The Lie

The Reject Report

There are only a few proven constants in the known universe. Every action has an equal and opposite reaction, mixing Pop Rocks and Pepsi in your stomach will cause you to burst from the inside out (actually, this one hasn’t been proven), and the Twilight movies make a crap ton of money. And here we are again, ladies and germs, at the period of the box office year when Twi-hards feast their ever-loving eyes on yet another one. But this isn’t just another Twilight movie. This is the beginning of the end, the first of a two-parter that finishes off the franchise for good. Or, at least, until they reboot. I’m guessing it’ll make some dough this weekend. Aren’t you? It’s the Reject Report, and teen angst is eternal. At least, that’s what teens tell me.



This year’s Sundance Film Festival will likely go down in history as “the one with all the cult films,” meaning literal cult films, like films about cults, not box office flops that later gain traction with college kids who are into dress-up. But in between the more buzzed-about titles like Martha Marcy May Marlene and Sound of My Voice, Sundance 2011 also provided a proving ground for films focused on the intricacies of intimacy – namely, how honesty (and the lack of it) between partners can make or break a relationship. Miranda July’s The Future did it with a twee sweetness, and Joshua Leonard’s The Lie did it with a much darker bitterness. And that doesn’t quite explain the first poster for the film (which Leonard also directed from a T.C. Boyle story and some material from Jeff Feuerzeig that Leonard, Jess Weixler, and Mark Webber cobbled into their own screenplay), which makes the film looks like a new version of The Hangover, starring one man and one “soul crusher” baby. Check it out, along with a mini rant by me about it, after the break.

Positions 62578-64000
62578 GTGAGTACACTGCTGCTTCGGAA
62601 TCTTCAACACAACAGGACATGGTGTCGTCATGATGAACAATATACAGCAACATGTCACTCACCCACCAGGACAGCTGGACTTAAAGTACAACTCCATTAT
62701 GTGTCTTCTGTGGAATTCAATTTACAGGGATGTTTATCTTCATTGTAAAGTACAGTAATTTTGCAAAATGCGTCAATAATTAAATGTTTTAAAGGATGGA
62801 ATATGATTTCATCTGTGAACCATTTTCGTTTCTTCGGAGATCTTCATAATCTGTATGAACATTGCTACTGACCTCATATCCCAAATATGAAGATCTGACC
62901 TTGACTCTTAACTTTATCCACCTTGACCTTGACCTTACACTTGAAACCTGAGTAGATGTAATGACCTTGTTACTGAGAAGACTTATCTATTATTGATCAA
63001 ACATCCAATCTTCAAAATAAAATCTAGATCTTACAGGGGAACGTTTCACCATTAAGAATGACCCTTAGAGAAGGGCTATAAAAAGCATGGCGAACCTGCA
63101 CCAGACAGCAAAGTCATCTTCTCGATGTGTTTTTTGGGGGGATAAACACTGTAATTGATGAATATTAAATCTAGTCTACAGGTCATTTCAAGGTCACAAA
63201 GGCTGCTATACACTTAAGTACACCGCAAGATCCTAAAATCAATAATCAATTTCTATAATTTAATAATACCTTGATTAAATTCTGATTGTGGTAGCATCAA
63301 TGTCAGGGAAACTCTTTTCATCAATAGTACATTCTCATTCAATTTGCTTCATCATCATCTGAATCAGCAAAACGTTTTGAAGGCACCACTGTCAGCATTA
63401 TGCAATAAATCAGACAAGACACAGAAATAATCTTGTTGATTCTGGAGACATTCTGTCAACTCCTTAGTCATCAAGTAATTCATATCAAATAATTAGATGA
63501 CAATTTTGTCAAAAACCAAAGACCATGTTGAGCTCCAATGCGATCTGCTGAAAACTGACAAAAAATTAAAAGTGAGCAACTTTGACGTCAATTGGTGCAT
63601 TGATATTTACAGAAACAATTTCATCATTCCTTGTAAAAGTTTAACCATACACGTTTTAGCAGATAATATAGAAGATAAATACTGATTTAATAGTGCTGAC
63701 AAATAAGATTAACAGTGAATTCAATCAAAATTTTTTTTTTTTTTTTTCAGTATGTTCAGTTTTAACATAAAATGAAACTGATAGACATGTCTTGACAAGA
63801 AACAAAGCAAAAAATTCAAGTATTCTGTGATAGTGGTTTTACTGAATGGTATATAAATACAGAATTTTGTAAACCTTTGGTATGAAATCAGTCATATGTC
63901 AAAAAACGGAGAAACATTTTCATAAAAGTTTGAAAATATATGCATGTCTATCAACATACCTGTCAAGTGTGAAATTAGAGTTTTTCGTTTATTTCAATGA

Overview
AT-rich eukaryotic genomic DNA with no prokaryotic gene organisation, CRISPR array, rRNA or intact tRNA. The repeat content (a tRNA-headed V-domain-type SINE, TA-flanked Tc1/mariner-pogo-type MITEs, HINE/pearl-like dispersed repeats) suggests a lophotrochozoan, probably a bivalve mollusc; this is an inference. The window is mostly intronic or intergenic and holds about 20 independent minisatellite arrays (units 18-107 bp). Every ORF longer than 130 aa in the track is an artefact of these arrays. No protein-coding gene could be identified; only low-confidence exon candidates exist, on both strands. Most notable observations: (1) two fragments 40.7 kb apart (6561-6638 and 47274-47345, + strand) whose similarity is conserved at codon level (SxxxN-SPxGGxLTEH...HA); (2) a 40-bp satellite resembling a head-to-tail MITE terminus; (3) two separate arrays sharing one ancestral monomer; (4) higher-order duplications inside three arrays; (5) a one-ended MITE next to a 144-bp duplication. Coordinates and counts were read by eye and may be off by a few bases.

Hobo With a Shotgun

Sundance 2011 marks my first time at the festival, and the overwhelming task of having the chance to see literally hundreds of films and shorts makes it a daunting and exciting task to look forward to in my first adventure in snow-capped Park City. Many of these films will only be seen at this one time at the festival and then possibly never again due to various rights, distribution, unseen film politics, or just plain shoddy filmmaking (sad to say). So besides all of that hub-bub, here are the 11 films I can’t wait to see as the year’s festival kicks off from this Thursday, January 20th to the following Sunday of the 30th.



Everything begins to make sense, just in time for it to not make any sense. Lost is back!

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published: 01.29.2015
published: 01.28.2015
published: 01.28.2015
published: 01.28.2015

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